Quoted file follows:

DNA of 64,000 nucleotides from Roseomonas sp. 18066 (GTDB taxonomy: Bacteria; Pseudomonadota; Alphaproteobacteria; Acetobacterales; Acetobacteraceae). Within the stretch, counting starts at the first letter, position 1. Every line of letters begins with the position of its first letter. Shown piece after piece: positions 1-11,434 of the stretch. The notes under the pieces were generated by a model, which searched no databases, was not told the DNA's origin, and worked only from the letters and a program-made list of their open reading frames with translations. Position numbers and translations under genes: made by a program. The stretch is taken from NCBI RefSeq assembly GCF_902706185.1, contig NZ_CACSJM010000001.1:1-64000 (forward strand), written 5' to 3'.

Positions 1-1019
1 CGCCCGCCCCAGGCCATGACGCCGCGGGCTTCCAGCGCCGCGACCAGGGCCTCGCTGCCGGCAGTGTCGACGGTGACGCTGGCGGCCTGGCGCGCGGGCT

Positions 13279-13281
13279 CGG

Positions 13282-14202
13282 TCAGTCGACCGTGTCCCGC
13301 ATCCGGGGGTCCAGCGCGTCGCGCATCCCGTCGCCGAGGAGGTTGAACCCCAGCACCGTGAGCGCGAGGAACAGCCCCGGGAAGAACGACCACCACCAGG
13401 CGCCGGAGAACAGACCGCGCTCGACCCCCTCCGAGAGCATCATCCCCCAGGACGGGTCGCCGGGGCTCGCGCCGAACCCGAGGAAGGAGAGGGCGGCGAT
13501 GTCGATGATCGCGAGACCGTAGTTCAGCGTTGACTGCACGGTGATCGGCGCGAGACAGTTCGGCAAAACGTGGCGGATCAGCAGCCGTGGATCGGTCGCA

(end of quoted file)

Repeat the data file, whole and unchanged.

DNA of 64,000 nucleotides from Roseomonas sp. 18066 (GTDB taxonomy: Bacteria; Pseudomonadota; Alphaproteobacteria; Acetobacterales; Acetobacteraceae). Within the stretch, counting starts at the first letter, position 1. Every line of letters begins with the position of its first letter. Shown piece after piece: positions 1-11,434 of the stretch. The notes under the pieces were generated by a model, which searched no databases, was not told the DNA's origin, and worked only from the letters and a program-made list of their open reading frames with translations. Position numbers and translations under genes: made by a program. The stretch is taken from NCBI RefSeq assembly GCF_902706185.1, contig NZ_CACSJM010000001.1:1-64000 (forward strand), written 5' to 3'.

Positions 1-1019
1 CGCCCGCCCCAGGCCATGACGCCGCGGGCTTCCAGCGCCGCGACCAGGGCCTCGCTGCCGGCAGTGTCGACGGTGACGCTGGCGGCCTGGCGCGCGGGCT

Positions 13279-13281
13279 CGG

Positions 13282-14202
13282 TCAGTCGACCGTGTCCCGC
13301 ATCCGGGGGTCCAGCGCGTCGCGCATCCCGTCGCCGAGGAGGTTGAACCCCAGCACCGTGAGCGCGAGGAACAGCCCCGGGAAGAACGACCACCACCAGG
13401 CGCCGGAGAACAGACCGCGCTCGACCCCCTCCGAGAGCATCATCCCCCAGGACGGGTCGCCGGGGCTCGCGCCGAACCCGAGGAAGGAGAGGGCGGCGAT
13501 GTCGATGATCGCGAGACCGTAGTTCAGCGTTGACTGCACGGTGATCGGCGCGAGACAGTTCGGCAAAACGTGGCGGATCAGCAGCCGTGGATCGGTCGCA